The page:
To learn more about the New Orleans Health Department and the services it offers, visit their website.

2018 Preparedness Summit First Plenary Session—“Extraordinary Events of 2017: State, Local and Territorial Perspectives on Hurricane and Wildfire Response”

This story originally ran in Preparedness Brief blog.

At the 2018 Preparedness Summit, speakers representing the state, local and territorial perspectives on last year’s hurricane and wildfire events gave an overview of what happened, what went well, and what could have been done better.

Susan Fanelli, assistant director, California Department of Public Health, provided the state perspective on the California wildfires. California developed the Public Health & Medical Response System several years ago to share resources and situational awareness to increase coordination across counties. Between this resource and the GIS-based (geographic information system) dashboard that allowed the state to capture updates in real-time to disseminate out to stakeholders, local health departments were equipped with the most accurate information available.

Last year’s wildfire season was especially challenging because the affected areas were heavily populated areas. The challenge to evacuate assisted-living facilities was unprecedented. They needed a lot of things that were difficult to acquire, quickly.

Chris Rosa, deputy emergency medical services (EMS) administrator, Ventura County EMS Agency Rosa, from Ventura County, Calif., spoke from the local perspective. His cautionary advice included: Know your roles and responsibilities, develop and maintain relationships, trust the information relayed by partners, capitalize on available resources, and balance logistical “wants” with “needs.”

In addition to the behavioral health challenges, the largest impact (mental health and otherwise) the county sustained was the loss of a psychiatric hospital.

The U.S. Virgin Islands (USVI) experienced two Category 5 hurricanes back-to-back—Hurricane Irma and then Hurricane Maria. Almost 100 percent power was lost, there was significant damage to health department buildings and hospitals, 13 schools closed and about 900 critical-needs patients and caregivers had to be evacuated.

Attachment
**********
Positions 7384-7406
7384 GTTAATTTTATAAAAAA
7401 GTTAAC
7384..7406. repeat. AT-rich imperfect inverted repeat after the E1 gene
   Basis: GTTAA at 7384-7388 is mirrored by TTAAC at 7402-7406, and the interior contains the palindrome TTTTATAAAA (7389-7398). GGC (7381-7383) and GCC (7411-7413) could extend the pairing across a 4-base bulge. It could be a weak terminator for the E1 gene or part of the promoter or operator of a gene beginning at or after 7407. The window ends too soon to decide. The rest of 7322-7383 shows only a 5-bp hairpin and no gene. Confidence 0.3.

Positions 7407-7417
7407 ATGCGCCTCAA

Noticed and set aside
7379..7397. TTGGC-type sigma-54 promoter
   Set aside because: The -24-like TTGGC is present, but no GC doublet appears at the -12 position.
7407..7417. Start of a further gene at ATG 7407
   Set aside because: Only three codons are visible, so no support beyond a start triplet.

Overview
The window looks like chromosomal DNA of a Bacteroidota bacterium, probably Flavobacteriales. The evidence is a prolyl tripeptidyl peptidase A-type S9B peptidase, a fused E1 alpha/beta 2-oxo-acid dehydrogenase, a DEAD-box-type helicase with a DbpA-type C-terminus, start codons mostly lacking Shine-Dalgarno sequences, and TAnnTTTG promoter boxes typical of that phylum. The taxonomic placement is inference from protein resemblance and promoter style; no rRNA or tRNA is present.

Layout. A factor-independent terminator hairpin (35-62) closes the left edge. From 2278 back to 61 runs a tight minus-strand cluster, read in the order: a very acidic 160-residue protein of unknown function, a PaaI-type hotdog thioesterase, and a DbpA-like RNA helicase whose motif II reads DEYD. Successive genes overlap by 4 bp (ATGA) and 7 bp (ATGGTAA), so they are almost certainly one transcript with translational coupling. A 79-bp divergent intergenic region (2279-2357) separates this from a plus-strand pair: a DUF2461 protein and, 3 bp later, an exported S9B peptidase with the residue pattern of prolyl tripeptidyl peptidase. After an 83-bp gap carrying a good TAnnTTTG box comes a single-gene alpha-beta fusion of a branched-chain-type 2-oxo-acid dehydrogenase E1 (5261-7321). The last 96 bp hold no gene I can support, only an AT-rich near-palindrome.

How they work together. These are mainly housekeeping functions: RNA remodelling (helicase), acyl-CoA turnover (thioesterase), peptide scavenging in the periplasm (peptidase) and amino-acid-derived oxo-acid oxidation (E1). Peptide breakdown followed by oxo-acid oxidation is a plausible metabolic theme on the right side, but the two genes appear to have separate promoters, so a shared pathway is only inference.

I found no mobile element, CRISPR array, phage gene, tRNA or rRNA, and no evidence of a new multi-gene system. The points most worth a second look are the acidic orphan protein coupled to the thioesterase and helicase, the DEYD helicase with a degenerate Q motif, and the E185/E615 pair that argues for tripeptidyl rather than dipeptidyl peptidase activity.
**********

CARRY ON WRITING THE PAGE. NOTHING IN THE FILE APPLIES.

The most successful aspect of the response was the coordination between EMS, nursing, and preparedness staff and the collaboration with federal partners. EMS teams from Arkansas and New Jersey helped respond to the spike in emergency calls made in USVI.

Michelle Davis, health commissioner and chief health officer, U.S. Virgin Islands Department of Health, pointed out the necessity to talk about cultural competence and increasing diversity across race, gender and languages spoken when talking about national preparedness efforts. USVI is a territory consisting of primarily people of color; and the territory experiences many health disparities. Other improvements that could have helped response efforts include increasing procedural flexibilities for government operations (e.g., procurement, hiring/reassignment of staff) when in the midst of crisis and developing a more equal partnership with local government officials and communities.

Robert Eadie, health officer and administrator, Monroe County, Fla., shared his hard-earned wisdom with the crowd. All communication was lost for four days and the debris from Hurricane Irma created significant logistical challenges. Eadie recommended to think beyond what supplies you need, and consider how you’ll get it from where it lands, to where you actually need it. Other suggestions included testing out your resources (e.g., a satellite phone) prior to an event.

Eadie reminded the crowd, “Be with your people, with your staff. Tell them what a great job they’re doing. Remember, they’re affected like everyone else. You’re asking them to put that aside to serve everyone else.” And it takes everyone in the room to respond in a comprehensive way.

Check out this slideshow from the Summit!

Stay up-to-date on the Preparedness Brief blog in the next few weeks to get a summary of each plenary and late-breaking session.

Access 2018 Preparedness Summit Resources

  • Visit the Preparedness Summit website to stay up to date on when abstracts open for the 2019 Preparedness Summit and when to register.
  • To access photos and presentation slides of the sessions, go to the Preparedness Summit website, click on the “Schedule of Events” tab to go to the full schedule. Log into your account by clicking “My Schedule” on the left column and click the audio icons next to each session.

Save the Date for the 2019 Preparedness Summit

Next year’s Preparedness Summit will take place March 26-29 in St. Louis, Mo.